Vietnam files WTO complaint on US pangasius inspections


News   28/02/2018 - Nguyễn Trí Tín


Vietnam has filed a complaint before the dispute settlement body of the World Trade Organization (WTO) claiming that the US pangasius inspections regime amounts to unfair trade.

The three-page filing made Feb. 22 alleges that the US government's recent changes to its pangasius inspection regime are "inconsistent" with its obligations under WTO rules and will harm Vietnam.

The US Department of Agriculture’s Food Safety and Inspection Service (FSIS), in September 2017, began wielding its new food safety authority over pangasius and other siluriformes, the genus that also includes domestic catfish. 

Previously the role was maintained by the US Food and Drug Administration (FDA), which is charged with overseeing the safety of all over seafood in the US, but legislation passed in 2008 and a subsequent political fight resulted in FSIS taking control. 

The change already has resulted in some trouble for the Vietnamese export. In December, FSIS blocked a container containing 39,000 lbs of frozen ”smoked swai fillets” from Vietnam.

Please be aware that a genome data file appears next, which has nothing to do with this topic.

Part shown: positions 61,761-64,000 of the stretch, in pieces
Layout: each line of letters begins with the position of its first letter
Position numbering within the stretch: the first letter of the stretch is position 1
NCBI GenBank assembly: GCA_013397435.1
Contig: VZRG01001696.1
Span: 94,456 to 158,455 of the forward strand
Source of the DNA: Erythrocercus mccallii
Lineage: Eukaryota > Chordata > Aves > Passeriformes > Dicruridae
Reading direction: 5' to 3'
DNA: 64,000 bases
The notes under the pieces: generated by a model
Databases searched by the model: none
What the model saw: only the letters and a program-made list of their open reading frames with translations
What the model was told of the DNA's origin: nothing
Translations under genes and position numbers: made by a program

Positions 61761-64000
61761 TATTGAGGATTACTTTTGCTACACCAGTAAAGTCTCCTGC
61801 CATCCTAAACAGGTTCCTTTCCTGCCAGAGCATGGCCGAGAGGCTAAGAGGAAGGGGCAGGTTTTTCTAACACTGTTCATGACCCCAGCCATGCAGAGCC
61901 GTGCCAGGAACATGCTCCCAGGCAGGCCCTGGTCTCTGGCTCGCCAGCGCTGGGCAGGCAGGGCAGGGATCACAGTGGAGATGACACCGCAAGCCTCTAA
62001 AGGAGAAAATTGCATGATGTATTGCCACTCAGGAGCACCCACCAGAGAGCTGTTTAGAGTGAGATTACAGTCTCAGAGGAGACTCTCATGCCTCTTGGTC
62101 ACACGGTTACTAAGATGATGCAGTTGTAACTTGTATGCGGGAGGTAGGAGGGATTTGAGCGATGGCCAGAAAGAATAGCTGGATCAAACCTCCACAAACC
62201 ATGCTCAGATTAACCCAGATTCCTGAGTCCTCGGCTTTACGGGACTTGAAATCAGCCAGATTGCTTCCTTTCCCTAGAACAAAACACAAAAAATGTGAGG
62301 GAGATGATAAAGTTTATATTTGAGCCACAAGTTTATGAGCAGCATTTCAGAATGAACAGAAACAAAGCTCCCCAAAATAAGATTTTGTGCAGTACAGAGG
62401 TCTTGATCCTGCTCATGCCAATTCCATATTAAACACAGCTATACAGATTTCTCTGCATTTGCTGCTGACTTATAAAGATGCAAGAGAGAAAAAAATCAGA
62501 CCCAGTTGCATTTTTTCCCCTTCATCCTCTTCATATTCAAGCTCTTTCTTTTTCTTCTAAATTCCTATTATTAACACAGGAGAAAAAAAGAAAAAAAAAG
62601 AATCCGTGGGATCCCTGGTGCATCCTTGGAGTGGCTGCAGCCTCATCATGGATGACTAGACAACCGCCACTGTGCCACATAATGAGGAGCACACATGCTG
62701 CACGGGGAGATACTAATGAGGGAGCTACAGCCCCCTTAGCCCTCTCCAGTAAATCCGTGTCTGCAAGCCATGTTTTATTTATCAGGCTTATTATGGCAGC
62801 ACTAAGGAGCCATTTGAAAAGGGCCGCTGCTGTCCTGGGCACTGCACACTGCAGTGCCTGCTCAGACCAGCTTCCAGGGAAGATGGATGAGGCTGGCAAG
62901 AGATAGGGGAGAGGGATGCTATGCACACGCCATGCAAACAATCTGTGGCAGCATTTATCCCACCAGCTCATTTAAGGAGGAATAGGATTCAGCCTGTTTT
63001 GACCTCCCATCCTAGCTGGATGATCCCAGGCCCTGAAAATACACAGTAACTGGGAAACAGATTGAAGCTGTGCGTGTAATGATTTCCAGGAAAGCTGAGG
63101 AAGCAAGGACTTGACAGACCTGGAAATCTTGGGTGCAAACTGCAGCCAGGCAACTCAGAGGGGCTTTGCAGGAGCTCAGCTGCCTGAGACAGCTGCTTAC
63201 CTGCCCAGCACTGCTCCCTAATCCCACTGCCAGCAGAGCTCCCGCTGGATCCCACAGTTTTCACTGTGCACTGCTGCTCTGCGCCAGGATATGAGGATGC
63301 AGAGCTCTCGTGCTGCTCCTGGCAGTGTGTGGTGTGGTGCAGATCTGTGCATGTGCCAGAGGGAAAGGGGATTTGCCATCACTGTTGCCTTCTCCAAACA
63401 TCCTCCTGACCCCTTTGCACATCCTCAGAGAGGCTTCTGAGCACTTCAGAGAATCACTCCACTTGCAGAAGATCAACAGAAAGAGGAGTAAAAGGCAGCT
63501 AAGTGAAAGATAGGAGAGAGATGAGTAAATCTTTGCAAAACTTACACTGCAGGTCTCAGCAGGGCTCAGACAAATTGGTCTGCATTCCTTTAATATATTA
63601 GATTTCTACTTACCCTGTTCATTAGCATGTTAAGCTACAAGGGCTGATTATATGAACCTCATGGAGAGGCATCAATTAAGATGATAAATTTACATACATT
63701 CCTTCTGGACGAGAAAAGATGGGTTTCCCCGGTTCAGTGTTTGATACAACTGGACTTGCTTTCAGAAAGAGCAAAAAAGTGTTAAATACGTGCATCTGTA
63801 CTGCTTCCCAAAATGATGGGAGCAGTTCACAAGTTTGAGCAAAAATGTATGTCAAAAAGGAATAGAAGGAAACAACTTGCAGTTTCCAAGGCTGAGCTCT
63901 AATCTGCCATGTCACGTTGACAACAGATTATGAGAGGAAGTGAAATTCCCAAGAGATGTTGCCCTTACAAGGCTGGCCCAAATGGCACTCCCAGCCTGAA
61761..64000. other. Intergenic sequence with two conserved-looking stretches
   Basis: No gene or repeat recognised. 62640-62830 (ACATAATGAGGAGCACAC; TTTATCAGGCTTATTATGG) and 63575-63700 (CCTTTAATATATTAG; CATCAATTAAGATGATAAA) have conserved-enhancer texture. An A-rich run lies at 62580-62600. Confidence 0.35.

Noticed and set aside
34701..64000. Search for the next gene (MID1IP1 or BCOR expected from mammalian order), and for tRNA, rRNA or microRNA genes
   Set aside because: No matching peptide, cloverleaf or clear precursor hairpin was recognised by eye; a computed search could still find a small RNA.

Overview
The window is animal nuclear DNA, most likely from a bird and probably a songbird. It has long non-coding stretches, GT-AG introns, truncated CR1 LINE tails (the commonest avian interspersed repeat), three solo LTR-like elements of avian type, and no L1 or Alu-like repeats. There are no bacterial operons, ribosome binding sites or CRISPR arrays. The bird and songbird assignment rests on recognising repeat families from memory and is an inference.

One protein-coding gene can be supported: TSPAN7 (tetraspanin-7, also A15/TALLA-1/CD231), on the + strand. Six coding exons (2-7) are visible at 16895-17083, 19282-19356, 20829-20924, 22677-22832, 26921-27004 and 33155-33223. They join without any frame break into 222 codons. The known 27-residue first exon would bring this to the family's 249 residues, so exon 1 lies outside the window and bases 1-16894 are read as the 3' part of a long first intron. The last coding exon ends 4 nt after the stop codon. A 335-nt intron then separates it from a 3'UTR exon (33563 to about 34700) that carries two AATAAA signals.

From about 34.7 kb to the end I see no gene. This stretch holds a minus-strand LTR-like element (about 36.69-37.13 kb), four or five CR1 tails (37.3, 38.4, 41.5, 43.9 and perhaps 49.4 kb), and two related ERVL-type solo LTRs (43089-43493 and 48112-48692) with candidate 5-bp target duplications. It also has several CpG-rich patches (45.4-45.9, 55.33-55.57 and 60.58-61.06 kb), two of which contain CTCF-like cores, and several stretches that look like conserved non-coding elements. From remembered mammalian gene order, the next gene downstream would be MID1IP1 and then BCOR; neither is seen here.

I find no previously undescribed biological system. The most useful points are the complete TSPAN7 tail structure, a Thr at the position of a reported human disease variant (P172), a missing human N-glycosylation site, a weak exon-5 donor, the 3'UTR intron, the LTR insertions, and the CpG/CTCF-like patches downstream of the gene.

FSIS officials confirmed to Undercurrent News that they stopped the fish at the port of Los Angeles, California, because it was prepared with the use of tasteless smoke, an industry term for a mixture of chemicals and gasses that include carbon monoxide and are used to preserve a meat’s color, texture and taste, a process that has not been approved by the FDA as generally recognized as safe for use on pangasius, though it has been deemed safe for use on tuna, beef and pork. 

Additionally, FSIS started in September to insist on a new labeling requirement, consistent with those for meat, informing consumers that pangasius may contain up to 5% of added water.

The filing marks Vietnam's second WTO complaint against the US in recent months. In January, the country filed a WTO complaint about US anti-dumping duties on pangasius.

The request for consultations formally initiates a dispute in the WTO. Consultations give the parties an opportunity to discuss the matter and to find a satisfactory solution without proceeding further with litigation. After 60 days, if consultations have failed to resolve the dispute, the complainant may request adjudication by a panel.

Jason Smith
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Keywords: North America Americas Asia BRICs Companies Pangasius Whitefish Groundfish